Genome sequencing, paired with a behavioral test, identified several genes linked to anxiety in chickens. Researchers believe the same genes may play a role in mouse and human behavior.
Dogs can rapidly mimic each other's expressions, just like humans and some primates.
Most wild horses have lost their unique wild Dun coats that are characterized by pale hair and zebra-like dark stripes. In a recent study, researchers investigate the genetics behind this unique skin pigmentation and why horses have evolved differently.
Fossilized peach pits unearthed in China suggest the deliciously juicy fruits were around long before humans began domesticating them.
Since the domestication of corn, there have been many genetically modified versions created to date. So how does the sweet corn we enjoy today compare to that served at the first Thanksgiving feast in 1621?
When tracing evolutionary history of gourd seeds, researchers found that the disappearance of large animals directly correlated to changes in distribution of the wild plants.
New research from the University College Dublin shows Cows were domesticated in stages and far more selectively than previous research indicated. DNA analysis indicates ancient British farmers restocked their domesticated herds with still-wild ox specimens called aurochs that grazed throughout areas of Europe, Asia and North Africa.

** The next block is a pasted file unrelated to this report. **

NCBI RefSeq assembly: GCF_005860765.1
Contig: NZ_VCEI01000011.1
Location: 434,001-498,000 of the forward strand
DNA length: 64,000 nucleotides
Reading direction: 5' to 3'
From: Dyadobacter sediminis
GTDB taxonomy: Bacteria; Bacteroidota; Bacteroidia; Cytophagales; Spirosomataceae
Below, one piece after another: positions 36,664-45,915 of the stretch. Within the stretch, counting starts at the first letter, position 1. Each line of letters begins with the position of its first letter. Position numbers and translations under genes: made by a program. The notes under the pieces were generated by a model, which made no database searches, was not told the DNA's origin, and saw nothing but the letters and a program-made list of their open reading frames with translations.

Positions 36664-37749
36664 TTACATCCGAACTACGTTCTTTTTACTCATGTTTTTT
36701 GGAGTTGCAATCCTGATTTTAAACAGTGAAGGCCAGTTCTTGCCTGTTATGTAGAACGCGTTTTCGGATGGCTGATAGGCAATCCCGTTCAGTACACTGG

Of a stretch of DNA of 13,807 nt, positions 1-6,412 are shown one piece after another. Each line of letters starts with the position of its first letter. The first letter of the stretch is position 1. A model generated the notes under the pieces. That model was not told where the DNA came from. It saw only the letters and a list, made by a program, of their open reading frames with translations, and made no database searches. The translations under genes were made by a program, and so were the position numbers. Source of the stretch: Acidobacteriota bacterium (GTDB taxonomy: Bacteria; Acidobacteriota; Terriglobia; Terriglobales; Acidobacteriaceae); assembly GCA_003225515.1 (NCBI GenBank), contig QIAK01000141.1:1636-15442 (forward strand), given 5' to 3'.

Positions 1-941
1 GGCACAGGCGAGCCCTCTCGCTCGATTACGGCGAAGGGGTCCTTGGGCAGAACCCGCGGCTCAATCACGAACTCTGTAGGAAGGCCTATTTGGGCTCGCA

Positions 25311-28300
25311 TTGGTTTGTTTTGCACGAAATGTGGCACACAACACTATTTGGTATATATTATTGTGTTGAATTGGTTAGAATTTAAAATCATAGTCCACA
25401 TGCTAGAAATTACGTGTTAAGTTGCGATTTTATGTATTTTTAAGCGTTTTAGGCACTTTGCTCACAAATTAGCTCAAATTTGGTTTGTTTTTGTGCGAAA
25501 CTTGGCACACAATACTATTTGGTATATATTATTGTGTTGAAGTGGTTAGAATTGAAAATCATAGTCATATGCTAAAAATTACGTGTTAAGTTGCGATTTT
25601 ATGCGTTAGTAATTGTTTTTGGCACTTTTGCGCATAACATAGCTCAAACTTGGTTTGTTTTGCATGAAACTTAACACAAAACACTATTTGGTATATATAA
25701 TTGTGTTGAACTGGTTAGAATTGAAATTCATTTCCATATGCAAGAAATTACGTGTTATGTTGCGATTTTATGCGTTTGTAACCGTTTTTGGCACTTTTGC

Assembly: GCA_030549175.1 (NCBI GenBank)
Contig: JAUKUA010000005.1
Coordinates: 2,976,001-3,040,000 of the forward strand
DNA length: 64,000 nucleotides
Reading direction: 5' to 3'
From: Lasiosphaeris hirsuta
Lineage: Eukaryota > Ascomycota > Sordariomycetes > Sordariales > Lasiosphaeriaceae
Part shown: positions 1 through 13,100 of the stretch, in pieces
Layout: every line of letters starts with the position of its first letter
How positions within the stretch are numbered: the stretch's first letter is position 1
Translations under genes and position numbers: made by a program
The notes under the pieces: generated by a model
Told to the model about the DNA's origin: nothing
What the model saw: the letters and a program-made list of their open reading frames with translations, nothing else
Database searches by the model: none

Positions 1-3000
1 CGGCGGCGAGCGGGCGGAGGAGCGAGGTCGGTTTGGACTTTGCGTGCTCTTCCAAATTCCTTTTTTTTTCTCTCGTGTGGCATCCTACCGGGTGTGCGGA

Wild and domesticated horses began evolving differently from one another some 45,000 years ago, but a recent study has revealed their genetics ties and is providing a greater understanding of both past and present populations.
As a result of domestication, some animals have evolved differently. Scientists believe this is related to their reduced fear of humans and adapting to a tamer lifestyle.
Dogs been known for quite some time as "man's best friend" - a fairly accurate label when you consider the number of hardships we have shared with canines.
Researchers have discovered that dogs are surprisingly adept at following their masters' gaze to objects or places, even without the help of pointing or verbal commands. It's yet another revelation that shows how these animals evolved to fit our needs, but also showcases some limitations on this relationship.
Fossil samples that were once thought to have been the earliest dogs have been reanalyzed, and now researchers are saying that they were just wolves. This pushes the tentative time of canine domestication forward to less than 10,000 years ago.
Researchers have recently cracked the code on the modern horse's genomic sequence, unveiling what genes our ancestors were selecting for in these beasts of burden for the last 5,500 years. This work also reveals what kind of genetic variation was lost along the way, leading to the inevitable disappearance of wild horses that we see today.